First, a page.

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HO tractor trailer & railcar weigh station ?

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  • Member since
    May, 2005
  • 1,014 posts
HO tractor trailer & railcar weigh station ?
Posted by dragonriversteel on Sunday, October 07, 2018 11:11 AM

Getting closer daily on building most everything for my scrap yard. The one most needed detail is a weigh staion for incoming scrap metal.

Are there any kits available ? It would save some time.

Thank you for your time.

Patrick

Fear an Ignorant Man more than a Lion- Turkish proverb

Modeling an ficticious HO scale intergrated Scrap Yard & Steel Mill Melt Shop.

Southland Industrial Railway or S.I.R for short. Enterchanging with Norfolk Southern.

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  • From: Ohio
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Posted by josephbw on Sunday, October 07, 2018 12:04 PM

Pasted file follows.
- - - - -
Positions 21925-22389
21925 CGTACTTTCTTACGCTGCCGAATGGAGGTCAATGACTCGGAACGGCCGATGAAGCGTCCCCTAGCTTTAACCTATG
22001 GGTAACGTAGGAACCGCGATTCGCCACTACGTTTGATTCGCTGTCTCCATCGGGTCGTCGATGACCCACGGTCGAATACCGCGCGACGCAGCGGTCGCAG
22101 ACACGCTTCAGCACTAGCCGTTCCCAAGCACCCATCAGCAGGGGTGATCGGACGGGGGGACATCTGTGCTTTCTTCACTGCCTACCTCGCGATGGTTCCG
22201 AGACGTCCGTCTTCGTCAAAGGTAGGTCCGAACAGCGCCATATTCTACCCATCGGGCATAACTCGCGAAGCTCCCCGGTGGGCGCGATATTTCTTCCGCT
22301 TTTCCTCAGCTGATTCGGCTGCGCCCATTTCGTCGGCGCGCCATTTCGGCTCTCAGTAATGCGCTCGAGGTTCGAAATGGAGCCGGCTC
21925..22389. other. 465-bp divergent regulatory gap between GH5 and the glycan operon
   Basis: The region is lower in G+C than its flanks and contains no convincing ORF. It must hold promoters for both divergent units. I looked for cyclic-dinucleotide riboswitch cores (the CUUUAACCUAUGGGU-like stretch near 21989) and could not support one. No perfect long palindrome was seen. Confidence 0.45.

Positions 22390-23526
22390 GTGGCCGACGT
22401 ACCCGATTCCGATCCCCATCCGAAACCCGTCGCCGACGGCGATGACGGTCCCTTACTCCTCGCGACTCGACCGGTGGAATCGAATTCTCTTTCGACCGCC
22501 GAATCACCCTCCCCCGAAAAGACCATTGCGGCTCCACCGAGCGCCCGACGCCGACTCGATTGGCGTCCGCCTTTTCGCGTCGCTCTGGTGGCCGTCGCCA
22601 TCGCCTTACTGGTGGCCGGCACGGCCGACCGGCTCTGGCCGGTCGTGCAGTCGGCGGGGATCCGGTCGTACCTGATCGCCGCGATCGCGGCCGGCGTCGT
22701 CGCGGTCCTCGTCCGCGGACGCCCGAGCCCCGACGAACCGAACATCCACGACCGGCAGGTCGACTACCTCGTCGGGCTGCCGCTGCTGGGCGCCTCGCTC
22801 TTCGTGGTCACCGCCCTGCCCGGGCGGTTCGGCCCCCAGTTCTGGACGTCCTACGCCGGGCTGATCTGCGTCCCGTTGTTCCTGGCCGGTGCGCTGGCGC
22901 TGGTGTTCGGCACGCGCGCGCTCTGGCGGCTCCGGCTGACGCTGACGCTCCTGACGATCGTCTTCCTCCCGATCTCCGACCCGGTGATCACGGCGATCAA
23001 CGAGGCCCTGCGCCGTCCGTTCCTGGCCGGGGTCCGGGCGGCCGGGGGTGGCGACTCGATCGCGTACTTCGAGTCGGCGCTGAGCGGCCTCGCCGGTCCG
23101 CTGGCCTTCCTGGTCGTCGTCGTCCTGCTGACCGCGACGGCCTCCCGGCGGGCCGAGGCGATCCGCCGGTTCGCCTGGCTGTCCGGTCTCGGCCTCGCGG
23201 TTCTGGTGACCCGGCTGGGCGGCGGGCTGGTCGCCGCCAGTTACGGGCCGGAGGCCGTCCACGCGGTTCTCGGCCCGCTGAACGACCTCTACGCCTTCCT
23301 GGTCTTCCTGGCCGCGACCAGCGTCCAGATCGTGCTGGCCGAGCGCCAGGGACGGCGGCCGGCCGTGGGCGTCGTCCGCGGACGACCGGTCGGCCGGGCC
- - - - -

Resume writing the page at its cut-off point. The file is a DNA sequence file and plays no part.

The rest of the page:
Walthers has a couple. And they are on sale now.

https://www.walthers.com/catalogsearch/result/?q=weigh+scale

  • Member since
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  • From: Canada, eh?
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Posted by doctorwayne on Sunday, October 07, 2018 12:07 PM

I can't comment on rail weigh stations, but those for trucks aren't much more than a platform (usually paved, nowadays, but could be planks for an earlier era) with a border of steel around its perimeter, flush with the top of the pavement.
There's a gap all around it - not too wide, and a scale house of some sort.

At the steel plant where I worked, there were scales at all gates to the plant, and several inside the plant, too.  The former were fairly large structures, often including change houses for plant security and scale operators.  The scale operator was at ground level, with a large window overlooking the scale.  Most had a loudspeaker to allow the scaleman to direct the truck drivers as to the positioning of their truck.

I don't recall seeing the in-plant ones, but many of those would be in areas where raw materials needed to be weighed as part of the steelmaking process - not the area in which I worked.